The Supreme Court on Thursday delivered its judgment on a petition challenging the constitutional validity of Section 497 and ruled out the 150-year-old law by declaring it as unconstitutional. Adultery comes under section 497 of the Indian Penal Code and states:
"Whoever has sexual intercourse with a person who is and whom he knows or has reason to believe to be the wife of another man, without the consent or connivance of that man, such sexual intercourse not amounting to the offence of rape, is guilty of the offence of adultery."
Amid the equality debate, a five-judge bench headed by CJI Dipak Mishra declared the law as "manifestly arbitrary".While pronouncing the full verdict on the law CJI Dipak Misra gave out a strong message. He said:
"Women’s individual dignity is important. Husband is not the master of a woman. The Legal sovereignty of one sex over another is wrong. Section 497 is unconstitutional. Equality is the need of the hour".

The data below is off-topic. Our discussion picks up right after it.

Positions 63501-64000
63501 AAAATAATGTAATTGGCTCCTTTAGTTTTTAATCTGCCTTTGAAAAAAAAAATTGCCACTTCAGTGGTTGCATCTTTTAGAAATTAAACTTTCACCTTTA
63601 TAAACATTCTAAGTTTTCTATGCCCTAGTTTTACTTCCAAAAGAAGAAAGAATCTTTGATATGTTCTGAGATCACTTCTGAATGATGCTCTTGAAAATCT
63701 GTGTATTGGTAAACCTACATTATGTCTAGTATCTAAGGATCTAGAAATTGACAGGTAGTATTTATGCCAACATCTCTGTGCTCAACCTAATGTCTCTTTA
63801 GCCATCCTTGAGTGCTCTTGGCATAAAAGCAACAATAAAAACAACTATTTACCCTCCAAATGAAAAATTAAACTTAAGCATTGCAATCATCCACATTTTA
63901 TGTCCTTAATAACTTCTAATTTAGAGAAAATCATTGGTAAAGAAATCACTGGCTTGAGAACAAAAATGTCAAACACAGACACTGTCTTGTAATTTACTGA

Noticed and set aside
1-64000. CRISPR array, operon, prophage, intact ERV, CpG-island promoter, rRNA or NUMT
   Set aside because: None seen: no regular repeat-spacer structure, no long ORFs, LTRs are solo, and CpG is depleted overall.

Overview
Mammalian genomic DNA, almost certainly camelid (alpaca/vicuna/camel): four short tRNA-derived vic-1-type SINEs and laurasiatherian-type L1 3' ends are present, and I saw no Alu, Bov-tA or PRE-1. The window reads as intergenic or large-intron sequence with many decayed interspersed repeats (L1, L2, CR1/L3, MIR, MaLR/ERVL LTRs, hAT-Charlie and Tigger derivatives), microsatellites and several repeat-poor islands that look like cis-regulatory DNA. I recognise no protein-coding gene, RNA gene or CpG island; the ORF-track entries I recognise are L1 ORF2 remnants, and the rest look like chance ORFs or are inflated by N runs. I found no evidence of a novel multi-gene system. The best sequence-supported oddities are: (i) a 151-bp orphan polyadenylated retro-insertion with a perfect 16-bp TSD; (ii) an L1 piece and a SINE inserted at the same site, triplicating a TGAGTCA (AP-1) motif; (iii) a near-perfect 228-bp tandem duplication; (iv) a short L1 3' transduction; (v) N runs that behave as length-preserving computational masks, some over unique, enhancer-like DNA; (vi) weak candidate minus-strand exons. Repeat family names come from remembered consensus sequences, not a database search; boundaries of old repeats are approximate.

"Adultery as a criminal offence under Section 497 is manifestly arbitrary. Section 497 affects the subordination of women. Adultery can be a ground for divorce but not a criminal offence. Adultery dents the individuality of women", he added.
The full verdict by CJI Dipak Misra:
Earlier, a five-judge constitution bench headed by Chief Justice Dipak Misra along with justices RF Nariman, AM Khanwilkar, DY Chandrachud and Indu Malhotra had in August, reserved its order on a batch of pleas challenging the constitutional validity of Section 497 (Adultery) of the Indian Penal Code (IPC).
During the previous hearing, the Centre had defended the validity of section 497 of the IPC before the Supreme Court, stating that adultery was a crime because it damaged marriage and the family. The Supreme Court bench had questioned the government on how the law protects the sanctity of marriage when the extra-marital affair becomes non-punishable.